There is a critical-political dimension to being both inside and outside of one's own community. As early as 1928, Walter Benjamin was announcing the demise of criticism when he defined it as a matter of correct distancing. Criticism, he said, "was at home in a world where perspectives and prospects counted and where it was still possible to adopt a standpoint. Now things press too urgently on human society", and criticism is made impossible. Yet recent circumstances, namely the widespread experience of being uprooted, among others, may modify this view somewhat. Thanks to works by Wildi and other artists, people have begun to acknowledge that such an experience is indeed capable of producing something like "distancing". For example, Ursprung holds that “today, cultural difference is one of the few things that make critical distance possible”: this might be the political dimension implicit in cultural difference.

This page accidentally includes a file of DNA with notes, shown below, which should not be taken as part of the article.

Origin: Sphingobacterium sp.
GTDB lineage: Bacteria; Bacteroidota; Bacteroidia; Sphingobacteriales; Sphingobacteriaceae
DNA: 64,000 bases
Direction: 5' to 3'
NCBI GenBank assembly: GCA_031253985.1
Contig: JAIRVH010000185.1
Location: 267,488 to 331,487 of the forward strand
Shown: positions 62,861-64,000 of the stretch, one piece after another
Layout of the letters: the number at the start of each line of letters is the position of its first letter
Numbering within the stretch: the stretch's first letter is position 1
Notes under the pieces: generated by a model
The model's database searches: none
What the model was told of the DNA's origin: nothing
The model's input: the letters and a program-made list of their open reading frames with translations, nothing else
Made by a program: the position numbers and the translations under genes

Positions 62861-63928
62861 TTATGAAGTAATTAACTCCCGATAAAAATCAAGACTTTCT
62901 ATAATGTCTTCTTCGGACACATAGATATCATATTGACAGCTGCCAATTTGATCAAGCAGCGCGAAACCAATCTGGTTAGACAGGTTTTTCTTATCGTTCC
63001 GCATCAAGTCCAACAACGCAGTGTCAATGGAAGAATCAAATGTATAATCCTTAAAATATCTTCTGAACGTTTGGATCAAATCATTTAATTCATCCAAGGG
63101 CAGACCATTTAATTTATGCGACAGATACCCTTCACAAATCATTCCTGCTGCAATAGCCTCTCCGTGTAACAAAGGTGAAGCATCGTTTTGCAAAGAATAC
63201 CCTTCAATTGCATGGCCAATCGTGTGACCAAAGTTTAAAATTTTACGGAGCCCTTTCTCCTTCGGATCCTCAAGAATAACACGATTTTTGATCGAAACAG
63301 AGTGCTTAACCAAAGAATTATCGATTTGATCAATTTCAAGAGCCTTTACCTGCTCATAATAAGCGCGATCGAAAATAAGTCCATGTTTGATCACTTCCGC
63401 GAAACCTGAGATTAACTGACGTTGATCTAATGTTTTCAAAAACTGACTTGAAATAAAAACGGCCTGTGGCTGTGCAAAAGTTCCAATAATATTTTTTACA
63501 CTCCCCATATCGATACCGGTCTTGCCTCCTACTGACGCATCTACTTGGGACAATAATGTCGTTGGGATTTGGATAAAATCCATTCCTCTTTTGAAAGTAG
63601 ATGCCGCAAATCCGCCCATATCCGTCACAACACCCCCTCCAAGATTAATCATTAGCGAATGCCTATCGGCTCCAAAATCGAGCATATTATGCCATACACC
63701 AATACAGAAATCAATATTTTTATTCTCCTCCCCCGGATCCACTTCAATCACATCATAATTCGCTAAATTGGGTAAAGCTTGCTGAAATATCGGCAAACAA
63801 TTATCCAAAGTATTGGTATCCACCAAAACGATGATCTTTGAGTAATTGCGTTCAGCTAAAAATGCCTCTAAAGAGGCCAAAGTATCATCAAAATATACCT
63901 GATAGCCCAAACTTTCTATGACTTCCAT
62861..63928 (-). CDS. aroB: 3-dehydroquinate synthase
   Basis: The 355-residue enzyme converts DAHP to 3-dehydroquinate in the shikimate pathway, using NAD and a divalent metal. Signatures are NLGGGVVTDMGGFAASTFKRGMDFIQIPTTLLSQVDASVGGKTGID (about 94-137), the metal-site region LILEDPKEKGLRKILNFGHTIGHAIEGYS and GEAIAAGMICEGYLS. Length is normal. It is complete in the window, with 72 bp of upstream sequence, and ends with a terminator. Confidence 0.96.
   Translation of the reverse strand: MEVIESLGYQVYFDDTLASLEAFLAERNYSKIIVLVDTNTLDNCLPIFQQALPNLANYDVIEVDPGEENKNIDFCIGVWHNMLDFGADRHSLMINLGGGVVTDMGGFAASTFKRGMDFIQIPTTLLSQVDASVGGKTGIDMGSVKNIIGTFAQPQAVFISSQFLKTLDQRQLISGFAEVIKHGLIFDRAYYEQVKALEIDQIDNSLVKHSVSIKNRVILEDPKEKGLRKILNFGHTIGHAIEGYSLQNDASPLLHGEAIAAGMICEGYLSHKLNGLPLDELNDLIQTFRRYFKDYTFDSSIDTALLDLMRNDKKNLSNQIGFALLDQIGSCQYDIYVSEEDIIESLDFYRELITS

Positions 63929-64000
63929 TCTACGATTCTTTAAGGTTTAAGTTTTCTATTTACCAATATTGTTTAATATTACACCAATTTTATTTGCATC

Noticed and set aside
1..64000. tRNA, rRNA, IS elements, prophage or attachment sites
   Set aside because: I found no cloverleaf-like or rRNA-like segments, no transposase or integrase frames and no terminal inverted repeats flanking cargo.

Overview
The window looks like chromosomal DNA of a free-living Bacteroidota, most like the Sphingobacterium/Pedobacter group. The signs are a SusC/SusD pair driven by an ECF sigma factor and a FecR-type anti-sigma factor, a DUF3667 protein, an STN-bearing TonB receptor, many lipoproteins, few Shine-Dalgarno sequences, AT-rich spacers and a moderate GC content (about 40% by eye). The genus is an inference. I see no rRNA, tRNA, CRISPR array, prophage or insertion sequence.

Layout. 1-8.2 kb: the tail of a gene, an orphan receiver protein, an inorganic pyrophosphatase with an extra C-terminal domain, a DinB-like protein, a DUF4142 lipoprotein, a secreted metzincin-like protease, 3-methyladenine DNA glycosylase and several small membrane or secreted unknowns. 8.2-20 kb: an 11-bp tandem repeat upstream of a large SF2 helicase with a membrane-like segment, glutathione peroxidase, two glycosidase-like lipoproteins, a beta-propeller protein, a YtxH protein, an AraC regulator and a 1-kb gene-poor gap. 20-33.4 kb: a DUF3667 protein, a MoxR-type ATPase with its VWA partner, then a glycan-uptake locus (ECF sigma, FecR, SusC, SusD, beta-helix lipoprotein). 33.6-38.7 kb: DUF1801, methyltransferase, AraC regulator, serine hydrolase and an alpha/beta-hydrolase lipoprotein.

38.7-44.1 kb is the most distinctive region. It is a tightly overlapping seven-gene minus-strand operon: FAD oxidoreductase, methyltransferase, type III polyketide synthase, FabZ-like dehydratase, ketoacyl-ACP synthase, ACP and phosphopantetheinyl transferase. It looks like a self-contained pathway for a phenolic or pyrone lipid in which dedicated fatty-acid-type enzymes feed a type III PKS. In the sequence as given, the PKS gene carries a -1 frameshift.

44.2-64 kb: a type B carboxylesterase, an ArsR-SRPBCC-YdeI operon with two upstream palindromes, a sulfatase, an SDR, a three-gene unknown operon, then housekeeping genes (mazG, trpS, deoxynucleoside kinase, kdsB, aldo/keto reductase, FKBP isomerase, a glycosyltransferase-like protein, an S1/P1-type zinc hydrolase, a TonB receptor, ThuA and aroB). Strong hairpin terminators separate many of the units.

I think this is where I was heading earlier on when I mentioned "diplopia", the troubling "double vision" of Chile found in ¿Aquí vive la señora Eliana M.? In Chile, the viewer observing the piece is asked to look at something he knows very well, perhaps too well; but it is filtered by a gaze that is distanced, alien, critical. A strangeness is added to the everyday perception of things; it loses its natural feeling, it is in a sense dislocated, and is perceived as foreign. Cristián Warnken, commenting upon a recent work by Raul Ruiz, wrote about “the radical strangeness that turns us into extra-terrestrials, foreigners…and shows us things that are both extremely Chilean but also extremely strange (…) This is because Chile is a strange place and we don’t realize it.” Just like in Ruiz’s “La Recta Provincia”, though on another level, the piece ¿Aquí vive la señora Eliana M.? reveals Chile to be “a fragile, cunning land, filled with fantasy,” and presents us with a collection of “extremely familiar characters, expressions, and turns of phrase from the heart of Chile, though everything is depicted from an extremely foreign perspective,” a kind of strangeness related to critical distance.